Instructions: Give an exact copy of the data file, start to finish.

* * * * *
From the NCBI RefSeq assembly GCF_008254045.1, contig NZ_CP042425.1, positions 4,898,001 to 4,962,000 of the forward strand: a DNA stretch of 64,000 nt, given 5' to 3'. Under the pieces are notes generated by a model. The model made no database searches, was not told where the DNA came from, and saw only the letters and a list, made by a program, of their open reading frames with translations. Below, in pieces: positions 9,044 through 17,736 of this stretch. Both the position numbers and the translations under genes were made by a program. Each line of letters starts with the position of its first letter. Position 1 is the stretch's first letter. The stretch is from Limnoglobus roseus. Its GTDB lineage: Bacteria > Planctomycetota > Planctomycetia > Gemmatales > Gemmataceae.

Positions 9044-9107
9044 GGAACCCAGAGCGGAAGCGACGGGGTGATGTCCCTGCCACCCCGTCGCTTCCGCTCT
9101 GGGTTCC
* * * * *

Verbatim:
From the NCBI RefSeq assembly GCF_008254045.1, contig NZ_CP042425.1, positions 4,898,001 to 4,962,000 of the forward strand: a DNA stretch of 64,000 nt, given 5' to 3'. Under the pieces are notes generated by a model. The model made no database searches, was not told where the DNA came from, and saw only the letters and a list, made by a program, of their open reading frames with translations. Below, in pieces: positions 9,044 through 17,736 of this stretch. Both the position numbers and the translations under genes were made by a program. Each line of letters starts with the position of its first letter. Position 1 is the stretch's first letter. The stretch is from Limnoglobus roseus. Its GTDB lineage: Bacteria > Planctomycetota > Planctomycetia > Gemmatales > Gemmataceae.

Positions 9044-9107
9044 GGAACCCAGAGCGGAAGCGACGGGGTGATGTCCCTGCCACCCCGTCGCTTCCGCTCT
9101 GGGTTCC